The Ford Pinto engine is the unofficial but ubiquitous nickname for a 4 cylinder internal combustion engine built by the Ford Motor Company in Europe. In Ford sales literature it was referred to as the EAO or OHC engine, it is also sometimes called the Metric engine since it was designed using the metric system. The internal Ford codename for the unit was the T88-series engine.
It was used in many European Ford cars and was exported to the United States to be used in the Ford Pinto, a successful compact car of the 1970s, hence the name which is used most often for the unit.
In Europe, the OHC was introduced in 1970 to replace the Essex V4 in the Mk.3 Ford Cortina (Taunus). It was the first Ford engine to feature a belt-driven overhead camshaft (thus the name).
Ford Escort RS2000
Ford Transit van.
TVR Tasmin 200
The Pinto engine was available in displacements of 1.3 L, 1.6 L, 1.8 L and 2.0 L. Due to emission requirements it was phased out towards the end of the 1980s to be replaced by the CVH engine and DOHC engine, the latter being a twin-cam development of the Pinto unit. The 16-valve version of the DOHC unit is still used on the Ford Transit.
The 1.6 L (1592 cm³) OHC had a bore of 87.6 mm and a stroke of 66 mm. It produced 61 kW (82 hp) and 130 N•m (96 ft-lb ) of torque.
1970 Ford Taunus
Ford Cortina Mk III and IV
The 2.0 L (1993 cm³) EAO was used in many vehicles from the early 1970s. Bore was 91 mm and stroke was 77 mm.
The 1971 Pinto and Capri used this engine with a single Weber 32/36 DFAV carburettor and 8.2:1 compression. In this application, it produced 64 kW (86 hp) and 140 N•m (103 ft-lb). The engine was produced in Cologne, Germany.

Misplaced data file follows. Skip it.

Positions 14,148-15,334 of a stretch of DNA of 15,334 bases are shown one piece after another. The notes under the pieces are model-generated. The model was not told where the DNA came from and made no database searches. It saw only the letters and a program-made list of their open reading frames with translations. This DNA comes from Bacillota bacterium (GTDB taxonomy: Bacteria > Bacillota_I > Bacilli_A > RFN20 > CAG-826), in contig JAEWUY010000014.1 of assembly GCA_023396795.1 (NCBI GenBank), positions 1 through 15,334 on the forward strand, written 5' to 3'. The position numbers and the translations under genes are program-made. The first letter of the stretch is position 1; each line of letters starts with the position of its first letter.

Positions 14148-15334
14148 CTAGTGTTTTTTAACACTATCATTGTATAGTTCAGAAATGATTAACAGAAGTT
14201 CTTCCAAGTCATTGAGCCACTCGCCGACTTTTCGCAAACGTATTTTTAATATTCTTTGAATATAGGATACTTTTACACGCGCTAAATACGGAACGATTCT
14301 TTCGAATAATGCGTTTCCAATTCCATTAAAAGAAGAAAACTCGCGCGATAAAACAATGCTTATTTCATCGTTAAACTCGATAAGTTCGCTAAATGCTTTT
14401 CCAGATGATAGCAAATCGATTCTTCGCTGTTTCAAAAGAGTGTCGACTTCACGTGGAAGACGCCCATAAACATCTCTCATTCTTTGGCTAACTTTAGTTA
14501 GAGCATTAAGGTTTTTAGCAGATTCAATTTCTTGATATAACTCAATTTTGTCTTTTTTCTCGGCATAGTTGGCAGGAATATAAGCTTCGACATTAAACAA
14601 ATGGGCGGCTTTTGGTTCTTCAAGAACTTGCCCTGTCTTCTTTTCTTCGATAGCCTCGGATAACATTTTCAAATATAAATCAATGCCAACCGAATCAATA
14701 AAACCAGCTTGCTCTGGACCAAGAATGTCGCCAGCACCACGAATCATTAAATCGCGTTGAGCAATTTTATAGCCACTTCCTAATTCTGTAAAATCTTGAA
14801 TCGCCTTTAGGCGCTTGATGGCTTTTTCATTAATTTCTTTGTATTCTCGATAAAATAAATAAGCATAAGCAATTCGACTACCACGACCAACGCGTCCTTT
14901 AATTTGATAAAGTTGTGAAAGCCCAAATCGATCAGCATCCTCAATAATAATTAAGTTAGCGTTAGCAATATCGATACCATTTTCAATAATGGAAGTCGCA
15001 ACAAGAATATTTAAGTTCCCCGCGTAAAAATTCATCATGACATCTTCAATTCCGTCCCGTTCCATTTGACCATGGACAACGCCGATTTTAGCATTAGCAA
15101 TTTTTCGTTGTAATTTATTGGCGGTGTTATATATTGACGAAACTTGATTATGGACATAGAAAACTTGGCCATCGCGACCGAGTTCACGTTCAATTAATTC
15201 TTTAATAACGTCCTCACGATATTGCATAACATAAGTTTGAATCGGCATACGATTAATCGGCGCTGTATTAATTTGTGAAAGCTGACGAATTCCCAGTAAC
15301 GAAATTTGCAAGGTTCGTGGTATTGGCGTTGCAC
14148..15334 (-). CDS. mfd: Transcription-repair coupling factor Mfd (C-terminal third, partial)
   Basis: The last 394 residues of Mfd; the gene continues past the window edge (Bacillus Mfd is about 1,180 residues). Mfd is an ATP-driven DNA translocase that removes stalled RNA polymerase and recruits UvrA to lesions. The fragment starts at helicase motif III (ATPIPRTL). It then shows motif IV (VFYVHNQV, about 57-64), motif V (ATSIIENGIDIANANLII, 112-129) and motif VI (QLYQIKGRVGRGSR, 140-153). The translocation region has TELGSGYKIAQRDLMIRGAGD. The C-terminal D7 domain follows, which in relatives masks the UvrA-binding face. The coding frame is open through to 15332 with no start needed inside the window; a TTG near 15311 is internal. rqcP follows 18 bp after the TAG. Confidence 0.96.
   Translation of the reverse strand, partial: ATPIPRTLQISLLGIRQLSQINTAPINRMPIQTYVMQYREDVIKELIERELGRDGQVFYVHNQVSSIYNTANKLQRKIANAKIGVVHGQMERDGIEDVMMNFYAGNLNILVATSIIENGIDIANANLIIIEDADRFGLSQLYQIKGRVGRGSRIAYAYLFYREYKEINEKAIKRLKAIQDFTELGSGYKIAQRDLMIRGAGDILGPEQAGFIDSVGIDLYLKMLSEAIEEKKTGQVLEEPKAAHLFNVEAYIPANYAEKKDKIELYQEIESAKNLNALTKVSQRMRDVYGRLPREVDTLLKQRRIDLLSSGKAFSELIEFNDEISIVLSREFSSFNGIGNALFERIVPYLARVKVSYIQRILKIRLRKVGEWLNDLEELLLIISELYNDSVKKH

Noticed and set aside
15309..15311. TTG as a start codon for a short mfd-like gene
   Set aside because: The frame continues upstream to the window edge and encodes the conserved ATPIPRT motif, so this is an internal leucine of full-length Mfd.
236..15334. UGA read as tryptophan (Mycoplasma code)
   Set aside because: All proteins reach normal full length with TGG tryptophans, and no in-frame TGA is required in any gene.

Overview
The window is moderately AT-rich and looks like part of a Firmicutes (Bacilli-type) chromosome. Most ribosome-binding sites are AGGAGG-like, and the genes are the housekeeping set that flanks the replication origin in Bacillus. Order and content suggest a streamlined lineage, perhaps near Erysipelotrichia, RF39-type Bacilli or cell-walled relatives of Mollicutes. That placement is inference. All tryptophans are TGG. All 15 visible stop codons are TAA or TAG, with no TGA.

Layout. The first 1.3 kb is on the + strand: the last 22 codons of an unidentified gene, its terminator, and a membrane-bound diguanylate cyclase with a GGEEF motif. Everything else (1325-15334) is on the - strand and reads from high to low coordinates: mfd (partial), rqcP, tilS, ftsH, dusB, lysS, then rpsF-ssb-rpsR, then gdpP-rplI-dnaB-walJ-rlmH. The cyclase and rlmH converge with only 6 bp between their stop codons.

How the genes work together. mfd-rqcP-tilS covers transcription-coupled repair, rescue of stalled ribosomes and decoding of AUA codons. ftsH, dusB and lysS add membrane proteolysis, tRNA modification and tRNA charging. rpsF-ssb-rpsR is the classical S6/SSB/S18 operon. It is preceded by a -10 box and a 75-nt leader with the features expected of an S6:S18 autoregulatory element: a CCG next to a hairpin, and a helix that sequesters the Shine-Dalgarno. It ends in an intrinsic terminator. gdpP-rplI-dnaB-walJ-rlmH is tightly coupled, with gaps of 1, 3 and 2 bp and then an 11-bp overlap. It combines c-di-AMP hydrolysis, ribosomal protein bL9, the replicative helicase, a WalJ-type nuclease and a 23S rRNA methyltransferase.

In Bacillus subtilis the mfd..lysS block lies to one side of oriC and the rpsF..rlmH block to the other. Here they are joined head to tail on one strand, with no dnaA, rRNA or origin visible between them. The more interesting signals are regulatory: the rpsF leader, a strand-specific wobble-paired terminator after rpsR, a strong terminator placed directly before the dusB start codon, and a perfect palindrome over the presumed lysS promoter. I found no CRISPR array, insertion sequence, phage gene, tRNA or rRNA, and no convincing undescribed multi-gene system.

Output in the Escort RS2000 was 82 kW (110 hp) and 161 N•m (119 ft-lb).
1971 Ford Pinto 2000
1971 Ford Capri 2000
Ford Cortina Mk III and IV
1975 Ford Escort RS2000
1978 Ford Transit
The Ford Pinto used the OHC version, a 2.3 L (2302 cm³) unit introduced in 1974 which has a 96 mm bore and 79.5 mm stroke. This version lasted until 1995 in various guises. The earliest units produced 66 kW (88 hp) and 160 N•m (118 ft-lb). This engine has also been known as the Lima engine, after the plant in Lima, Ohio, where it was originally manufactured (it was also later manufactured in Brazil).
In the 1980s, a turbocharged and intercooled version (with 0.1 mm less stroke) was used in the famous Ford Thunderbird Turbo Coupe. Output for this version was 142 kW (190 hp) and 325 N•m (240 ft-lb) for the 1987-88 model with the 5-speed manual transmission. The turbocharged and intercooled 2.3 was also used in the 1984-86 Mustang SVO, while the 1986-89 Merkur XR4Ti skipped the intercooler on its turbo version.
A dual-spark version (with two spark plugs per cylinder and distributor less ignition) was introduced in the 1989 Ford Ranger and 1991 Ford Mustang. This version produced 78 kW (105 hp) and 183 N•m (135 ft-lb).
Ford Ranger/Mazda B-Series
Ford Thunderbird Turbo Coupe
Ford Mustang SVO
A de-bored version of the 2.3 OHC was introduced in 1983 for Ford's light trucks. Output was 73 hp (54 kW).
A stroked (by 7 mm) version of the 2.3 OHC Ford Ranger engine appeared in 1998. It also used higher-flow cylinder heads for better intake and combustion. Output was 89 kW (119 hp) and 202 N•m (149 ft-lb). Ford Power Products sells this engine as the LRG-425.
1998 Ford Ranger
A 16-valve DOHC variant of the Pinto engine was quickly developed.
The 1.8 L (1845 cm³) DOHC engine used an 86.8 mm bore and 77.62 mm stroke. It produced 86 kW (115 hp) and 163 N•m (120 ft-lb).
1975 Ford Escort RS1800